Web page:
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  4. Abstract An Earth-analog orbiting within the habitable zone of α Centauri B was shown to undergo large variations in its obliquity, or axial tilt, which affects the planetary climate by altering the radiative flux for a given latitude. We examine the potential implications of these obliquity variations for climate through Milankovitch cycles using an energy balance model with ice growth and retreat. Similar to previous studies, the largest amplitude obliquity variations from spin-orbit resonances induce snowball states within the habitable zone, while moderate variations can allow for persistent ice caps or an ice belt. Particular outcomes for the global ice distribution can depend on the planetary orbit, obliquity, spin precession, binary orbit, and which star the Earth-analog orbits. An Earth-analog with an inclined orbit relative to the binary orbital plane can periodically transition through several global ice distribution states and risk runaway glaciation when ice appears at both poles and the equator. When determining the potential habitability for planets in general stellar binaries, more care must be taken due to the orbital and spin dynamics. For Earth-analogs within the habitable zone of α Centauri B can experience a much greater range of climate states, which is in contrast to Earth-analogs in the habitable zone of α Centauri A.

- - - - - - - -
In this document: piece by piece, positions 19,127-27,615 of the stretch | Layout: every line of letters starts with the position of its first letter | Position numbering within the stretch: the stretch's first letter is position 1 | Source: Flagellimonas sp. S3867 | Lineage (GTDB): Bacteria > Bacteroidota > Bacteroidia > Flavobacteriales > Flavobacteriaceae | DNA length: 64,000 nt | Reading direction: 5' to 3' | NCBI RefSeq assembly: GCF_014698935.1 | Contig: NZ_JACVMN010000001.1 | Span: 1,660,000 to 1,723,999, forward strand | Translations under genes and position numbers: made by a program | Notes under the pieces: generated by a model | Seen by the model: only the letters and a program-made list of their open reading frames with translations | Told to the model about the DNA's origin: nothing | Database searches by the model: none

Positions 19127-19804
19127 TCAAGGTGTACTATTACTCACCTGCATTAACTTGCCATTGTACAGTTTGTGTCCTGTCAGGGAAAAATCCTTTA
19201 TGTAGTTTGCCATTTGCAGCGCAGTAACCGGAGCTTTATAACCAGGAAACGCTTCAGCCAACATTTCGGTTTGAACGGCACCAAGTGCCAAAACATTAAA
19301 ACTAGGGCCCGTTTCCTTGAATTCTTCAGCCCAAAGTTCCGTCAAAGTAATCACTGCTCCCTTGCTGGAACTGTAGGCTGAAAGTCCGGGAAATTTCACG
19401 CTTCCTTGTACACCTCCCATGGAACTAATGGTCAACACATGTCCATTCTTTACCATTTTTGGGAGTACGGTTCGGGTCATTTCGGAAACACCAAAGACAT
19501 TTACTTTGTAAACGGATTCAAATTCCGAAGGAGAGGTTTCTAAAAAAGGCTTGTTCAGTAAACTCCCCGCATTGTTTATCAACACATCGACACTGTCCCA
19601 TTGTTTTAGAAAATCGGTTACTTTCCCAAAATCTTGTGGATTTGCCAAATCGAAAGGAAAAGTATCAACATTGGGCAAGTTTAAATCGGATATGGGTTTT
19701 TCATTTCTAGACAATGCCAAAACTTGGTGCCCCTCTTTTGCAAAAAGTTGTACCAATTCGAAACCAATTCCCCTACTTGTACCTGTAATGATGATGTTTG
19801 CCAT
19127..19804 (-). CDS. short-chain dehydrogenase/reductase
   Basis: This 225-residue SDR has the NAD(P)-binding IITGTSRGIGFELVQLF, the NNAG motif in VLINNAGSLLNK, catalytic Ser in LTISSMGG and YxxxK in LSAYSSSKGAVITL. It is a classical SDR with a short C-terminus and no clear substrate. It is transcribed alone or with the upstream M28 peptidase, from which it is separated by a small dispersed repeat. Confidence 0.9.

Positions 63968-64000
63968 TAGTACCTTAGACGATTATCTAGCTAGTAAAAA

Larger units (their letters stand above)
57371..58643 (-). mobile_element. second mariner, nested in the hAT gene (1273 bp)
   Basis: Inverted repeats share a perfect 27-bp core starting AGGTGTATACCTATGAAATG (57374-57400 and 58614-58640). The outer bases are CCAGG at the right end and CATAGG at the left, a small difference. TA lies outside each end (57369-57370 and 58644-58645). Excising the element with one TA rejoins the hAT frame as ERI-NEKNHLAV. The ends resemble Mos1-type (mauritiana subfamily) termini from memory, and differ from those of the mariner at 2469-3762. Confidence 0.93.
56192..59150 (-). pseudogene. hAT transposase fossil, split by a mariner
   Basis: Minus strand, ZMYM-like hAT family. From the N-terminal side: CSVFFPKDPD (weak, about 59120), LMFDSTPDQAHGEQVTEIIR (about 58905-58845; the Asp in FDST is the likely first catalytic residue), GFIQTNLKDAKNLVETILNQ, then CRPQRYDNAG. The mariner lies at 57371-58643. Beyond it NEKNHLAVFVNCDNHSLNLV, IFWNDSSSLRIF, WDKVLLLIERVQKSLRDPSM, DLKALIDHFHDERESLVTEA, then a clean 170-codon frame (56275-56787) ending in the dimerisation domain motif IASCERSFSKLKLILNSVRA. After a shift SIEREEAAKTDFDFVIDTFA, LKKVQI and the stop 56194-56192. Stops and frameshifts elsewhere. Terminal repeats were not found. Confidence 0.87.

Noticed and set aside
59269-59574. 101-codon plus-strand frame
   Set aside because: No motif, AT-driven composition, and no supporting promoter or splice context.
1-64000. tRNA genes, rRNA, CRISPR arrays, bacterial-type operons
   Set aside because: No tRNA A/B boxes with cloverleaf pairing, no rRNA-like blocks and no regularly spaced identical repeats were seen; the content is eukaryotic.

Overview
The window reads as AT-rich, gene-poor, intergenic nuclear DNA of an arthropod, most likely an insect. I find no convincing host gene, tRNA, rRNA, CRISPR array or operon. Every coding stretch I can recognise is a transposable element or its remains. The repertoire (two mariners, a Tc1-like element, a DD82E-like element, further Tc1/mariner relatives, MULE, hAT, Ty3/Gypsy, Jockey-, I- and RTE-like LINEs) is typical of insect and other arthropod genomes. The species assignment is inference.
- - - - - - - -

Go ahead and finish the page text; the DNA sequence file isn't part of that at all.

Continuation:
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  5. null (Ed.)
    DenseNets introduce concatenation-type skip connections that achieve state-of-the-art accuracy in several computer vision tasks. In this paper, we reveal that the topology of the concatenation-type skip connections is closely related to the gradient propagation which, in turn, enables a predictable behavior of DNNs’ test performance. To this end, we introduce a new metric called NN-Mass to quantify how effectively information flows through DNNs. Moreover, we empirically show that NN-Mass also works for other types of skip connections, e.g., for ResNets, Wide-ResNets (WRNs), and MobileNets, which contain addition-type skip connections (i.e., residuals or inverted residuals). As such, for both DenseNet-like CNNs and ResNets/WRNs/MobileNets, our theoretically grounded NN-Mass can identify models with similar accuracy, despite having significantly different size/compute requirements. Detailed experiments on both synthetic and real datasets (e.g., MNIST, CIFAR-10, CIFAR-100, ImageNet) provide extensive evidence for our insights. Finally, the closed-form equation of our NN-Mass enables us to design significantly compressed DenseNets (for CIFAR-10) and MobileNets (for ImageNet) directly at initialization without time-consuming training and/or searching.